Thread: Segmentation fault

  1. #1
    Registered User
    Join Date
    Feb 2008

    Segmentation fault

    Hello to all,

    I am having a problem with my program. I am receiving an error message "Segmentation fault" when I run it. Here is my code:

    main( int argc, char **argv )
            FILE *input ; 
            FILE *output ;
            char buffer[1000] ;        
            char sequence[100000000] ;
            char c ;
            int i = 0 ;
            if( ! ( input = fopen( argv[1], "r" ) ) )
                    printf( "COULD NOT OPEN FILE %s - Exit!\n", argv[1]) ; 
                    exit(1) ; 
            while(fgets(buffer, 1000, input))
                            // start obtaining bases after ORIGIN
                            if(strstr(buffer, "ORIGIN")) 
                                   int n = 0 ;
                                   while((c=getchar()) != '/')
                                        if(c >= 'a' && c <= 'z')
                                            sequence[i++] = c ;
            printf("Here is the sequence:\n" ) ;     
            return(0) ;
    The sequence I am trying to build up is going to be about 5 million characters and the file I am inputing is pretty big; about 12 MB. Any help would be great.


  2. #2
    Dr Dipshi++ mike_g's Avatar
    Join Date
    Oct 2006
    On me hyperplane
    Youre probably blowing the stack. Try using malloc to assign large areas of memory for use, see if that helps.

  3. #3
    Frequently Quite Prolix dwks's Avatar
    Join Date
    Apr 2005
    char sequence[100000000] ;
    That's really, really big for an array -- especially an array stored on the stack. As mike_g has indicated, if you use malloc or even declare that array globally it might solve your problem. (That is, put that line outside of main(), right before it.)

    Personally, I suggest you use malloc(). A simple solution would go like this:
    long filesize;
    char *data;
    /* open the file input in here somewhere */
    fseek(input, 0, SEEK_END);  /* set the file pointer to the end of the file */
    filesize = ftell(input);  /* store the current file position -- i.e., the size of the file in bytes */
    /* allocate one byte of memory for every byte in the file */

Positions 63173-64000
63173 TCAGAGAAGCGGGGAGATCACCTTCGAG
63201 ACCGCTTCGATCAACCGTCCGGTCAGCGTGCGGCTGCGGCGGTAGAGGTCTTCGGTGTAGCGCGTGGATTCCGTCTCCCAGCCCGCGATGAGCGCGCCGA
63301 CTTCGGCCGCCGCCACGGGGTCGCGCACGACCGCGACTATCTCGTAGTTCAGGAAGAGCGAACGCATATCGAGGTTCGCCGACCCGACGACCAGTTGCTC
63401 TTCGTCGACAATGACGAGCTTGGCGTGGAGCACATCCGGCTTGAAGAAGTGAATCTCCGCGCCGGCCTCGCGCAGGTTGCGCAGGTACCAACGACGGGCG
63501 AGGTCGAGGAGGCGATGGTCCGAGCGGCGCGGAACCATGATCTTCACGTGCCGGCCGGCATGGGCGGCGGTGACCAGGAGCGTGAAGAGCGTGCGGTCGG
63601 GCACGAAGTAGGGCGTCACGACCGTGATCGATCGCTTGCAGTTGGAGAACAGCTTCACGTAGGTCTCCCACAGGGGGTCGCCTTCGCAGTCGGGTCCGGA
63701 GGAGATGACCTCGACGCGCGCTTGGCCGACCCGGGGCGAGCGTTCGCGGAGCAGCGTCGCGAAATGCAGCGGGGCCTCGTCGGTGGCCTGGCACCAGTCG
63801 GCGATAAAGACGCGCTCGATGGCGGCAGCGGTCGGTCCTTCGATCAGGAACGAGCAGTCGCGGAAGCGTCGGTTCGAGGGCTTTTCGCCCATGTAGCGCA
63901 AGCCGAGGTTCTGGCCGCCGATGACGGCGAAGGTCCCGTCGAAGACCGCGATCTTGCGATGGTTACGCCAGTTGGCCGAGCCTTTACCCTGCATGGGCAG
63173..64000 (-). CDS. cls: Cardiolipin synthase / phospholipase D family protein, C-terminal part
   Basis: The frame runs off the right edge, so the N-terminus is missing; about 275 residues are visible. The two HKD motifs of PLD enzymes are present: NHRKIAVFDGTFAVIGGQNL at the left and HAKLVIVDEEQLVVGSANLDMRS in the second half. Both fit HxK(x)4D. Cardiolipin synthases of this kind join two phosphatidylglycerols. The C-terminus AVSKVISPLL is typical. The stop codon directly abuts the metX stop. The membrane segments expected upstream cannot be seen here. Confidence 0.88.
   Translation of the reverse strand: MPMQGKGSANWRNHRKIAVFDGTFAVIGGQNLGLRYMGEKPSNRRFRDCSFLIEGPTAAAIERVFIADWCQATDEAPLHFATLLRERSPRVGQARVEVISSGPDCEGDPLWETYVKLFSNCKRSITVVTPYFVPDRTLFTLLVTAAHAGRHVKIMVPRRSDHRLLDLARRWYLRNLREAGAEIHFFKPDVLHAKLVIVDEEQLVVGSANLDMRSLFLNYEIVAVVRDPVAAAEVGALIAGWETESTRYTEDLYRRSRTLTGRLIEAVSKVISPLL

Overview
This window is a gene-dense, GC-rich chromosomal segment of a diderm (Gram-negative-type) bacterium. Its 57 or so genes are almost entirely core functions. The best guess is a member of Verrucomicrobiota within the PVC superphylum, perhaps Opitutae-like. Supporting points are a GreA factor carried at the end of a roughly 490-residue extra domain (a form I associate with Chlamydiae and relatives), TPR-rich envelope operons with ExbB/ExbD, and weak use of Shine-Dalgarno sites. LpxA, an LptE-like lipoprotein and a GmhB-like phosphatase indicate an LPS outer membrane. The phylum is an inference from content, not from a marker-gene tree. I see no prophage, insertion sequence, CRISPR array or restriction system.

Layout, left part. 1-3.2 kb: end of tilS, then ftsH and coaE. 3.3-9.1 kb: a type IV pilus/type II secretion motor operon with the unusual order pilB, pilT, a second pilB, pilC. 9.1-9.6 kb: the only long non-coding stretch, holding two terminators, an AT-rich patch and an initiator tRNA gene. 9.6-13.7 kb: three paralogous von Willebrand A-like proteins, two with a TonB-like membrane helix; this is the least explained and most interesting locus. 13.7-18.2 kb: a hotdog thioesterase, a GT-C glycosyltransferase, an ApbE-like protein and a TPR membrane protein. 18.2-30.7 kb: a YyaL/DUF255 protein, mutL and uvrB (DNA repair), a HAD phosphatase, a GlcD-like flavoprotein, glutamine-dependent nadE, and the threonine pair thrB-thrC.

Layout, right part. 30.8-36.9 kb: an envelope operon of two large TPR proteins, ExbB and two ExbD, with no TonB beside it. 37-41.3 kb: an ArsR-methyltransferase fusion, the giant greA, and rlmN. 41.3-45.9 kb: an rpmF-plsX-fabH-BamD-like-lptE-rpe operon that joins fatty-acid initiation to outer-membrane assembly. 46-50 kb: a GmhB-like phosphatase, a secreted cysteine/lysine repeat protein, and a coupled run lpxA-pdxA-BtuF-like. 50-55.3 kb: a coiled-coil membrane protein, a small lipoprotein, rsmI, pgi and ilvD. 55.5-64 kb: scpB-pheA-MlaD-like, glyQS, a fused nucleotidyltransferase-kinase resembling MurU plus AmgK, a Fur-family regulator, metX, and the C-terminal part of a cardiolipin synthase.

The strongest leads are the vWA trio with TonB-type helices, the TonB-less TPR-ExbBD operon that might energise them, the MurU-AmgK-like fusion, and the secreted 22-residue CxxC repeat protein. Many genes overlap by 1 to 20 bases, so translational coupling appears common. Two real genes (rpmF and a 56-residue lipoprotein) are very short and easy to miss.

data = malloc(filesize * sizeof(*data));
    /* do stuff with the data array, reading the file etc */
    free(data);  /* don't forget to clean up after yourself . . . . */
    That's not an optimal solution, of course; you don't need enough memory to store every byte in the file, just every alphabetic character. But a better solution would involve realloc() and I don't feel like explaining that here . . . .

    Seek and ye shall find. quaere et invenies.

    "Simplicity does not precede complexity, but follows it." -- Alan Perlis
    "Testing can only prove the presence of bugs, not their absence." -- Edsger Dijkstra
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  4. #4
    Join Date
    Oct 2007
    Inside my computer
    Unfortunately, 100000000 is about 95 MB--too big for the stack! The stack can hold about 1 MB by default, but varies from OS to OS and settings in some linkers/compilers.
    And I really doubt you need all that memory either. You need a dynamic memory approach. Allocate a reasonable size with malloc, keep track of size, if your array exceeds the size, reallocate using realloc and free later.

    And main returns int, so it should be "int main" and not "main".
    Quote Originally Posted by Adak View Post
    io.h certainly IS included in some modern compilers. It is no longer part of the standard for C, but it is nevertheless, included in the very latest Pelles C versions.
    Quote Originally Posted by Salem View Post
    You mean it's included as a crutch to help ancient programmers limp along without them having to relearn too much.

    Outside of your DOS world, your header file is meaningless.

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